NSF grant benefits chemistry research/local H.S. outreach
WILLIAMSTOWN, Mass., Dec. 21, 2009, 2009 -- The National Science Foundation has announced an award of a $247,553 to Enrique Peacock-Lopez, professor of chemistry at Williams College, in support of his project, "A Dynamical Study of Chemical Self-Replication and Regulatory Mechanisms." The research will include the participation of undergraduate students and, in addition, the project will support upgrading local high school chemistry teaching.
This project expands on work in chemical self-replication and in chemical and biochemical regulatory mechanisms in solutions and on surfaces. The work will provide insights into different processes' time scales and used to determine efficient ways to modify or redirect overall biochemical dynamics.
Developing an understanding of chemical self-replication and the genetic regulation of biochemical mechanisms can contribute to the understanding of diseases, including AIDS and mad cow disease.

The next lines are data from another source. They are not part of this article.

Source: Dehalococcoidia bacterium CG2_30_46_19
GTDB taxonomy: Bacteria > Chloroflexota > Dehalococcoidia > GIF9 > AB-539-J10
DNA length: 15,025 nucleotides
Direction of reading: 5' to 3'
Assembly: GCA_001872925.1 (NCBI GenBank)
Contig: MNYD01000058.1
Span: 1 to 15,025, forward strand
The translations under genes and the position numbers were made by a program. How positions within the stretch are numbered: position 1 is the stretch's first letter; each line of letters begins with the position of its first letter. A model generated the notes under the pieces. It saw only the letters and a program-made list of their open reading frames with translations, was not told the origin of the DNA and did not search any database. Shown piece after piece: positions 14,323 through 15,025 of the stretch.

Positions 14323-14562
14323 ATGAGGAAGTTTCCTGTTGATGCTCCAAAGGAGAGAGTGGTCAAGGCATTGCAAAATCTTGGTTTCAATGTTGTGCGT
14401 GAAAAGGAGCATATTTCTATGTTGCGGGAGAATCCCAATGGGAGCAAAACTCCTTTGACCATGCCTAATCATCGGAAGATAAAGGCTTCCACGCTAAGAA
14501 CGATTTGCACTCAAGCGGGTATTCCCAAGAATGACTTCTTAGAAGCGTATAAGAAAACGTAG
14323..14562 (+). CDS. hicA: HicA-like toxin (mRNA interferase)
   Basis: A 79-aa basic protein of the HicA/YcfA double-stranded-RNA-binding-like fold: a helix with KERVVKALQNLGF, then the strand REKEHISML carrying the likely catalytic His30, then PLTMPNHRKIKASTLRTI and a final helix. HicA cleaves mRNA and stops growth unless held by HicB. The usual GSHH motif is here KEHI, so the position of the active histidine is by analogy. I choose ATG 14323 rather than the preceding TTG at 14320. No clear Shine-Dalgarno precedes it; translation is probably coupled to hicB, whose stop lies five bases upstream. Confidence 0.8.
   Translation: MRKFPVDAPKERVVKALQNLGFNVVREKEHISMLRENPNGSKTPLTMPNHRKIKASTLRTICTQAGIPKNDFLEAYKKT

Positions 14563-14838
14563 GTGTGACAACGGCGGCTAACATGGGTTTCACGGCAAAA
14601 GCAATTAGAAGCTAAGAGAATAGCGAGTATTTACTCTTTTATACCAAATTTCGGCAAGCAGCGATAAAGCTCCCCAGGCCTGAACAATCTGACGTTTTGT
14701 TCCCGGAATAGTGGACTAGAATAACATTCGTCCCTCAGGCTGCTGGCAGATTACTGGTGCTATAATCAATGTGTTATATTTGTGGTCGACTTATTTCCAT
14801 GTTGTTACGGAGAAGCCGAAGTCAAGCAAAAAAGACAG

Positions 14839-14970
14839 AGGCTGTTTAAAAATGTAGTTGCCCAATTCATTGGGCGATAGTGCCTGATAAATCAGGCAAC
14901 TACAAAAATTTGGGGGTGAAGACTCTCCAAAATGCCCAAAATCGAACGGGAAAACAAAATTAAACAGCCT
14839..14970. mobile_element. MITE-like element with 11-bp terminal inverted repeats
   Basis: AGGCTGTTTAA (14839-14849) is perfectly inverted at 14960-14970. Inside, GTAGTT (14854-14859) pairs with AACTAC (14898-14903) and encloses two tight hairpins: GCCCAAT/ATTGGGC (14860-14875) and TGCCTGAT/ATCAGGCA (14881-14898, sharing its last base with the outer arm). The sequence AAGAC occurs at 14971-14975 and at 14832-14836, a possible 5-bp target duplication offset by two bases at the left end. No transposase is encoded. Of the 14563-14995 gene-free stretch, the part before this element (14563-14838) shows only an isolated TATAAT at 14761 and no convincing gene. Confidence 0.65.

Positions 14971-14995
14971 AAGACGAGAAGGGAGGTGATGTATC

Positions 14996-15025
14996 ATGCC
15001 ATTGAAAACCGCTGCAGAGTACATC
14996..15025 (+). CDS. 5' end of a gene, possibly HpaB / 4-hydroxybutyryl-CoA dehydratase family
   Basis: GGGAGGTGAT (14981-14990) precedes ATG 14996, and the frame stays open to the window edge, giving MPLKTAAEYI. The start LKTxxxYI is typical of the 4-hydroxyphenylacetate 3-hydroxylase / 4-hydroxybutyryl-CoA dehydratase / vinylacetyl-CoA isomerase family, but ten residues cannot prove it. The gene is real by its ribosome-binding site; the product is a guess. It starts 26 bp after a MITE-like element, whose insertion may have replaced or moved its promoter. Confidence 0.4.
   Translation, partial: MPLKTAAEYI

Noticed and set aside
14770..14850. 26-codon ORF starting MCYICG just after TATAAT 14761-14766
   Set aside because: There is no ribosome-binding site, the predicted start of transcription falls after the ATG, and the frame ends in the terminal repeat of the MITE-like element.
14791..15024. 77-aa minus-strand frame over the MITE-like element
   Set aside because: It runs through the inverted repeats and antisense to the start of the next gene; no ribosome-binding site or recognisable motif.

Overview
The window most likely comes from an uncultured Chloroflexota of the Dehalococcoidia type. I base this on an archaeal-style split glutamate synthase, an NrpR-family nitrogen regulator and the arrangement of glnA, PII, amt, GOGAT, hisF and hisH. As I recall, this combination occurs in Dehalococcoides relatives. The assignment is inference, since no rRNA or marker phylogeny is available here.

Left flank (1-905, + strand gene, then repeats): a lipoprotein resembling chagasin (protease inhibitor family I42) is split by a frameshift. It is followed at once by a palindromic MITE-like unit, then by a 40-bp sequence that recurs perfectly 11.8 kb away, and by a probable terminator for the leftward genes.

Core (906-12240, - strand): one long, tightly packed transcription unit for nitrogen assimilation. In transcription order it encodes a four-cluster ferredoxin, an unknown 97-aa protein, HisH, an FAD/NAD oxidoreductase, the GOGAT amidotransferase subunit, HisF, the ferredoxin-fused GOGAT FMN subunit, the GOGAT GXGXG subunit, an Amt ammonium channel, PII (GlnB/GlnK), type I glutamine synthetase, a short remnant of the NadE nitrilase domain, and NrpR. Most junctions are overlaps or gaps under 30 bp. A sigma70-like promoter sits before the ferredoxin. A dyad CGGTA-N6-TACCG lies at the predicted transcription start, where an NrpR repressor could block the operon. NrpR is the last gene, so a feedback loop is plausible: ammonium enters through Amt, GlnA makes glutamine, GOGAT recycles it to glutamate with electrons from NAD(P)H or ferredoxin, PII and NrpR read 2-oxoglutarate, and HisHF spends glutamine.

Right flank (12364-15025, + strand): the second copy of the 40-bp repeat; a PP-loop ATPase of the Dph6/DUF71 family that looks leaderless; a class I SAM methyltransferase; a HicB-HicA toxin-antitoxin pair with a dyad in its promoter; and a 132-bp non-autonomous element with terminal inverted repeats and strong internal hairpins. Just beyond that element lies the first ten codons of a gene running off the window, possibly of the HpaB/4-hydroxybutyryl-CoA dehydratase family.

The grant will also support the upgrade of regional high school chemistry courses to Advanced Placement Chemistry, as well as including a college advising component targeting potential first generation college students.
This is an extension of the Williams College chemistry department's high school outreach program, now in its 10th year. The department offers 20 labs a year in introductory chemistry for high school teachers and their students at Drury High School in North Adams, Mass., and Hoosac Valley High School in Cheshire, Mass.
Peacock-Lopez's research interests focus on nonlinear dynamics investigations of systems of biological interest, and the mechanism of transport of incompletely spliced mRNAs across the nuclear membrane.
At Williams, he teaches quantum chemistry, theoretical biophysical chemistry, thermodynamics, and the concepts of chemistry, among others. Before coming to Williams in 1988, Lopez taught at the University of California, San Diego, and University of California, Davis.
He received his B.S. from Universidad Nacional Autonoma de Mexico and his Ph.D. from the University of California at San Diego.